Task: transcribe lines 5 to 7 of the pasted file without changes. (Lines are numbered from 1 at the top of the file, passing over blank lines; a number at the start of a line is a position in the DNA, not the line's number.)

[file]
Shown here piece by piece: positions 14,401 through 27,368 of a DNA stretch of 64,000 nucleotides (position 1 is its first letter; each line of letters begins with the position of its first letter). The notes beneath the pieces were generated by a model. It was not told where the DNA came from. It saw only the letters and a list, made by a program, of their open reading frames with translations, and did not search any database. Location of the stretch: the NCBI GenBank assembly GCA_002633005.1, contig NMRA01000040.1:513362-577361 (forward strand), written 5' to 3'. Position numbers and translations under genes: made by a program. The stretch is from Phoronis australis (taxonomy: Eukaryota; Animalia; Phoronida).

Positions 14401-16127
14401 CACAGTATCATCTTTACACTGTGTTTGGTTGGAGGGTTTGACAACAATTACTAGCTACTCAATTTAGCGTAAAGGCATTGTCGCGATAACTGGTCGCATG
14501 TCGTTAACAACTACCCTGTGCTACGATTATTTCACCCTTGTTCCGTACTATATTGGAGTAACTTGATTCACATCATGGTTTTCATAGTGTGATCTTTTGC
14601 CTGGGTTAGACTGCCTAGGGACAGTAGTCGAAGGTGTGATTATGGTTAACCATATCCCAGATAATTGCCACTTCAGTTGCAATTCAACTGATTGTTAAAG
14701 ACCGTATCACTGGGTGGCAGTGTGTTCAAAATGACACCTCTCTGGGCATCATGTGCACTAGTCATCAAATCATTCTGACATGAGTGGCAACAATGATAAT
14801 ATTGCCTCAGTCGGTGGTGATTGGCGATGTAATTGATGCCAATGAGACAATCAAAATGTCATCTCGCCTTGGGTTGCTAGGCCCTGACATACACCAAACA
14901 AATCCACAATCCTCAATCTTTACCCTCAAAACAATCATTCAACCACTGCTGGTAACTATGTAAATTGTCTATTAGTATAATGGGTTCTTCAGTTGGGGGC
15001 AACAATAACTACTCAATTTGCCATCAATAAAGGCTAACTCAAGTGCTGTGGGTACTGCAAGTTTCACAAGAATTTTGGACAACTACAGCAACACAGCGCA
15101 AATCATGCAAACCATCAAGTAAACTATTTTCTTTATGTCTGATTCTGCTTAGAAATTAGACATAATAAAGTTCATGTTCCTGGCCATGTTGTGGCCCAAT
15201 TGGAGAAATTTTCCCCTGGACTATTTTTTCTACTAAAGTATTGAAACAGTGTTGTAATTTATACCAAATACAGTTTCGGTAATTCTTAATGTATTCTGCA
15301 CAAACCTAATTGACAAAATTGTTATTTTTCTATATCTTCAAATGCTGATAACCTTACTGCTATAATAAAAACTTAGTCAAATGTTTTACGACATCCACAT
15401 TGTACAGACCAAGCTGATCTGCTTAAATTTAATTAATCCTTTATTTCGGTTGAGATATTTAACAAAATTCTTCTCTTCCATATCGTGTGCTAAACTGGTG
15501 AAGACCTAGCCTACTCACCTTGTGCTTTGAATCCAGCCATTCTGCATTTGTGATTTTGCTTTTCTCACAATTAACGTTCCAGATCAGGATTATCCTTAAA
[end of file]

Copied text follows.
14601 CTGGGTTAGACTGCCTAGGGACAGTAGTCGAAGGTGTGATTATGGTTAACCATATCCCAGATAATTGCCACTTCAGTTGCAATTCAACTGATTGTTAAAG
14701 ACCGTATCACTGGGTGGCAGTGTGTTCAAAATGACACCTCTCTGGGCATCATGTGCACTAGTCATCAAATCATTCTGACATGAGTGGCAACAATGATAAT
14801 ATTGCCTCAGTCGGTGGTGATTGGCGATGTAATTGATGCCAATGAGACAATCAAAATGTCATCTCGCCTTGGGTTGCTAGGCCCTGACATACACCAAACA